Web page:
Is the leadership in Iran trying to change course or are we witnessing a new tactic?
The signals coming from Tehran make both assumptions plausible. To begin with, the official discourse has shown a certain degree of moderation.
In his special message for the Iranian New Year (Nowruz) last Tuesday, for example, “Supreme Guide” Ayatollah Ali Khamenei abandoned his usual themes of “wiping Israel off the map”, “rubbing America’s nose in the dust” and leading the “Resistance Front” to victory. Nor did he repeat the usual claims that the Islamic Republic was benefiting from foreign sanctions and that its achievements had aroused “the jealousy of big powers.” Instead, he designated the coming year as “The Year of Curbing Inflation” and implicitly admitted that Iran remains a poverty-stricken country.
“We are not the only country hit by inflation and difficulties of life,” he said. “Even the rich and advanced nations now face difficulties of their own.”
He also denied that the Islamic Republic was siding with Russia in the Ukraine war, calling the claim “an utter lie.”
Khamenei’s new tone has been echoed by messages from and speeches by the ayatollah’s senior aides, including President Ebrahim Raisi, Islamic Majlis Speaker Mohammad-Baqer Qalibaf, and a roster of regime ayatollahs and Islamic Revolutionary Guard Corps generals.
At the same time, over 8,000 out of an estimated 20,000 recent protesters have been pardoned, ostensibly to mark the new year.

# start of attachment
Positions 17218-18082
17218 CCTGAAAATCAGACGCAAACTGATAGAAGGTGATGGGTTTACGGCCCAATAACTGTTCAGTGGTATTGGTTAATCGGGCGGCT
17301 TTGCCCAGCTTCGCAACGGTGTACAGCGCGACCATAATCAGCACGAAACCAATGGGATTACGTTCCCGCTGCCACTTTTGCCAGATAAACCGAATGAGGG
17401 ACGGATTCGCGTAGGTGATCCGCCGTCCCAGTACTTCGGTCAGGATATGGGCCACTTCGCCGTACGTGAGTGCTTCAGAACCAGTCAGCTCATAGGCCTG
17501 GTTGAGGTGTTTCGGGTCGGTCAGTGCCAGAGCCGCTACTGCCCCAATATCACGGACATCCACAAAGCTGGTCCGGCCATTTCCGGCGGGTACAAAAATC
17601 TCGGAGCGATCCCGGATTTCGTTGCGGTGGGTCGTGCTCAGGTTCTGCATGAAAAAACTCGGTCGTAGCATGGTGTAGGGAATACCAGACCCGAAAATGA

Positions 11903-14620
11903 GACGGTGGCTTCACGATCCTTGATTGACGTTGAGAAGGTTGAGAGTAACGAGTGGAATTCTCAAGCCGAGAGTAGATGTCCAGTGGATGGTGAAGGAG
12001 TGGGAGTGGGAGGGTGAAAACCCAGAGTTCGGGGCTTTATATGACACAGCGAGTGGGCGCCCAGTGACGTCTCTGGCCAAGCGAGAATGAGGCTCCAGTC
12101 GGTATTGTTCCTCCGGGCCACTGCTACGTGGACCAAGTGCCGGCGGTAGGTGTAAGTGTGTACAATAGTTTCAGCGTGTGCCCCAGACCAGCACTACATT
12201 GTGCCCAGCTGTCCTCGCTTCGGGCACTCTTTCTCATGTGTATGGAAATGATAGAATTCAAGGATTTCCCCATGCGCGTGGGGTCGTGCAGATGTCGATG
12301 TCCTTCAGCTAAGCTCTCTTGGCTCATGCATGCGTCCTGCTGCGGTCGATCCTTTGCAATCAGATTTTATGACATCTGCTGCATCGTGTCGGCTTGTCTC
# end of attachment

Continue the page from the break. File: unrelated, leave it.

Perhaps a more interesting sign has come with the purges carried among security forces with some of the more hardline officers moved aside or sent into early retirement.
The diplomatic corps is also undergoing a silent purge, with at least 30 ambassadors replaced and the nominal foreign minister, the hardliner Hossein Amir-Abdollahian, shut out of key dossiers such as normalization with Saudi Arabia, concluding a new security accord with Iraq, and negotiating a timetable for the withdrawal of Iranian troops from Syria. Instead, Khamenei has recalled figures long associated with the rival faction once headed by the late Ayatollah Ali-Akbar Hashemi Rafsanjani. It was Admiral Ali Shamkhani, a former defense minister and current secretary of the High Council of National Security, who was sent to Beijing to conclude a deal aimed at restoring diplomatic ties with Saudi Arabia.
The same Shamkhani has also taken over the dossier of relations with Iraq and launched a normalization process with the United Arab Emirates, Bahrain and Egypt, while Kamal Kharrzi and Abbas Araqchi, two diplomats who served under Rafsanjani and President Muhammad Khatami are given the even tougher task of disengaging Iran from the Syrian quagmire without endangering Bashar al-Assad’s position in parts of the country under his nominal control.
All these moves on the diplomatic chessboard indicate a sidelining of the Quds Force, which under the late General Qassem Soleimani had exclusive control over Iran’s policy in what Tehran likes to call “West Asia” instead of the Middle East.
Khamenei has always harbored a deep suspicion of Islamic Republic’s professional diplomats, believing that, being foreign-educated, most of them were seduced by the West and did not share his dream of creating “the New Islamic Civilization” as an alternative model for mankind.